- Chris Bovey illustration
Last October, the Spokane City Council had to make a choice between what was and what could be. Washington State University's proposal to create a new accredited medical school in Spokane had placed the school into conflict with the University of Washington. UW worried that a new medical school could imperil the funding for an expansion of UW's existing med school.
The council proposed ranking WSU's funding higher than UW's in its list of legislative priorities.
But Steve Stevens, then the recently appointed president of Greater Spokane Inc., stood at a podium in a conservative suit and tie and complained that the proposed prioritization would insult the UW medical students already in Spokane.
"It would send a message that we don't consider them as a part of the community, and appreciate the future health care they would provide," Stevens said.
A half-hour later, City Council President Ben Stuckart prepared to offer his opinion on the med school. But first he took a moment to take a dig at GSI, the organization tasked with both lobbying for existing businesses and attracting new ones. "Half the people on the council haven't even met the new executive director of GSI, yet he's coming up here telling us how to vote on the city's agenda," Stuckart said. "It's really strange the way people lobby us for things."
It's now a year later, and both WSU and UW got the med school funding they wanted. Stevens resigned last month, kicking off a search for the next GSI president. Yet Stuckart's irritation with GSI hasn't subsided.
He says the city of Spokane is the second largest funder of GSI, but that could change. "We have a choice next year to save $130,000 that we funded [GSI] in 2015," Stuckart says. "That could be zero."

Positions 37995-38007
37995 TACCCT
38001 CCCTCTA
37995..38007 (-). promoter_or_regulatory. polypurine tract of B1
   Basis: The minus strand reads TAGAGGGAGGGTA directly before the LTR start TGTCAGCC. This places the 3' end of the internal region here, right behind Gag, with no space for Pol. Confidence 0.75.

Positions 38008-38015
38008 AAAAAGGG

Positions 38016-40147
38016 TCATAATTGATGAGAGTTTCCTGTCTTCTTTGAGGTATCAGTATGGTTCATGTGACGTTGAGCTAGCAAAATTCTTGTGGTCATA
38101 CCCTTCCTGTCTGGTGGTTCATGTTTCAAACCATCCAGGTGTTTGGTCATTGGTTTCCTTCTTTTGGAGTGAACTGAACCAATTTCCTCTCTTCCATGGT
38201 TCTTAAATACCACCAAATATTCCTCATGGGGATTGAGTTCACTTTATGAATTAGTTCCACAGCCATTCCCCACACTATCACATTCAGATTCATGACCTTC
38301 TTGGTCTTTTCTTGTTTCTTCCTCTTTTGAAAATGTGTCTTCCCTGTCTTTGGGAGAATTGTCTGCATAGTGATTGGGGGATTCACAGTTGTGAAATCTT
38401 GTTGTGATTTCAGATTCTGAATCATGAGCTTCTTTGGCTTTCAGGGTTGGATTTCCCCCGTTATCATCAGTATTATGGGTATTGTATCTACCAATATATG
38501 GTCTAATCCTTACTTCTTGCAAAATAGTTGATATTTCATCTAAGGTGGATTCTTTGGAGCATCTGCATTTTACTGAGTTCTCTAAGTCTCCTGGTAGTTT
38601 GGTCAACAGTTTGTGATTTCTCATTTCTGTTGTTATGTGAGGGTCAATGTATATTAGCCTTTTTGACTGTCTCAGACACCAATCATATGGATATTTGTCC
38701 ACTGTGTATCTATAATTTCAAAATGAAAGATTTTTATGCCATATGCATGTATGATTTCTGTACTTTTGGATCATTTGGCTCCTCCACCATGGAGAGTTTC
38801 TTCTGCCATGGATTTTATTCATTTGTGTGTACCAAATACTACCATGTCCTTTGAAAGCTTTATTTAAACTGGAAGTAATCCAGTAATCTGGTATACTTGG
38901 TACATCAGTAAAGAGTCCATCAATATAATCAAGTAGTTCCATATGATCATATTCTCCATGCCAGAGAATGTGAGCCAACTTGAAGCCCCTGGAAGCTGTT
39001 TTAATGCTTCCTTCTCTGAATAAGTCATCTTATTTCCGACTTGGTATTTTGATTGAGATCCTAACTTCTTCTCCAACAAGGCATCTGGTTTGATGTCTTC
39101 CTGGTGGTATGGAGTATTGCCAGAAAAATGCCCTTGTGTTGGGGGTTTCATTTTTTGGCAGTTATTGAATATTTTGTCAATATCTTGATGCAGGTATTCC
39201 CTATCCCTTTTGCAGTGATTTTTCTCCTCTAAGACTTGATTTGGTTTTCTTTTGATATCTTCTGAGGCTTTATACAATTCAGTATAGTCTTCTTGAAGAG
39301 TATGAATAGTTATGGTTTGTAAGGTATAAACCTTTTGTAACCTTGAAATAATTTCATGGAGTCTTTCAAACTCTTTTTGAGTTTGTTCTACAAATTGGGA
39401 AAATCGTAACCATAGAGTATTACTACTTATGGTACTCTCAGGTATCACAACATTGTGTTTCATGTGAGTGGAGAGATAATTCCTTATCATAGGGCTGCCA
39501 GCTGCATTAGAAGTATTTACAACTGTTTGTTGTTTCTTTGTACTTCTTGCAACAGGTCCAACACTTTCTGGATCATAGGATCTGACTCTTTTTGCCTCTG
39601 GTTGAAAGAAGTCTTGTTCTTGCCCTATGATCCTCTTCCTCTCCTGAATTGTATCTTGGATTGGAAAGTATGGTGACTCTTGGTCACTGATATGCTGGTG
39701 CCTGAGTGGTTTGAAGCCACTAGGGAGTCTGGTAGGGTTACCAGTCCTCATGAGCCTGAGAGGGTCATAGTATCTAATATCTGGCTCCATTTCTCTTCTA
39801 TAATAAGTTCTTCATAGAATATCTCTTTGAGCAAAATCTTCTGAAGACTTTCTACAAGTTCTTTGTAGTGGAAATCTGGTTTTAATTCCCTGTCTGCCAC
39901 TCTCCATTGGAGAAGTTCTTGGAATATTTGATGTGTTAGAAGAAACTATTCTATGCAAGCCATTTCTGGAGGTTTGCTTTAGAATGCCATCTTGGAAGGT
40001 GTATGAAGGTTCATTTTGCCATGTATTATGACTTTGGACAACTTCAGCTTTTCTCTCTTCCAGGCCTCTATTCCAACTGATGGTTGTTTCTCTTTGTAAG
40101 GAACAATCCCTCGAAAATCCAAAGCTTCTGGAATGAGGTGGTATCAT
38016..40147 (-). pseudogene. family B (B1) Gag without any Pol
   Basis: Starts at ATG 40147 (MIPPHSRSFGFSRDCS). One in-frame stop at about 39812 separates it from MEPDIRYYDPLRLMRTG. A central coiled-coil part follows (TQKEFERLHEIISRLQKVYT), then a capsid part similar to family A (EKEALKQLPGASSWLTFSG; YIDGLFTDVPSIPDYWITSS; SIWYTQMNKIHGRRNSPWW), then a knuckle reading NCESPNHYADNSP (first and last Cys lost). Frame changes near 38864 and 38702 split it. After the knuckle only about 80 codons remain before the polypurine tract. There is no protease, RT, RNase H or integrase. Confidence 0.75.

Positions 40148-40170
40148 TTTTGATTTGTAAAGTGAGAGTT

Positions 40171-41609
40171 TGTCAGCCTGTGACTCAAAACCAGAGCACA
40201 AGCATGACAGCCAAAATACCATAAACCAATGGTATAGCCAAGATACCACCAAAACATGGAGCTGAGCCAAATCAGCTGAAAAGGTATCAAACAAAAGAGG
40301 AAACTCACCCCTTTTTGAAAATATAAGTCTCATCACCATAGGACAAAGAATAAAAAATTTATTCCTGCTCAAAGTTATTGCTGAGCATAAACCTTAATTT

Is that a threat?
"It's a fact," Stuckart says. "If re-elected, I will be considering putting our economic development dollars in a different place."
On Oct. 23, Stuckart sent a letter to GSI board chair Christine Johnson, with copies to the mayor, the city council, and the Spokane county commissioners, with a dramatic proposal: Split GSI in two.
"This letter is written to you to convey a concern that I have heard REPEATEDLY over the last two years," Stuckart wrote. He wrote that Stevens' resignation in October made this the perfect time to reassess the organization's role.
In fact, he had two big concerns. First, GSI has a dual role, playing the part of the chamber of commerce — representing existing businesses — and an economic development organization, trying to attract new businesses. Stuckart sees that as a conflict of interest woven into GSI's fabric. What happens when a new business would compete with powerful existing businesses?
"I have seen GSI oppose massive multimillion-dollar projects to protect the interests of current members," Stuckart wrote.
Then there's the frustration Stuckart feels watching GSI, an organization the city helps fund, lobby against the proposals he supports: "Just a pure position it puts me in as a policy maker, when you're asking for money for economic development yet opposing my policies" is a problem, he says.
At a coffee shop last Thursday, Stuckart hands the Inlander a handwritten list of economic development initiatives he feels GSI should have supported. When the city council wanted Washington State University to save the historic Jensen-Byrd building, GSI testified in favor of the plans to demolish it. GSI also asked for a delay in the Spokane Transit Authority plaza's renovation, and stayed neutral on a tax increase to expand bus service.
While GSI didn't officially oppose a council proposal to require that certain businesses provide their employees with sick leave, it asked that the idea be studied more thoroughly, warning it could create "tremendous burdens" for small businesses.
But Stuckart's big example of GSI opposing economic development in service of protecting existing business — its opposition to the Spokane Tribe's proposed casino in Airway Heights — is a complicated one. First of all, until the balance of power on the council shifted after the 2013 election, the city council also opposed the idea.
And while the Kalispel Tribe was concerned about competition hurting the Northern Quest Resort and Casino, that's not the argument that's been made forcefully by GSI, the county commissioners and state and national legislators. They worry that the project's location, directly underneath certain flight paths, could imperil the future of Fairchild Air Force Base. Losing Fairchild, they argue, would be a serious blow to economic development.
Stuckart doesn't believe they're being sincere. He got former Assistant Secretary of the Air Force Terry Yonkers on record saying that the project represented an "insignificant disruption to the Fairchild flying mission."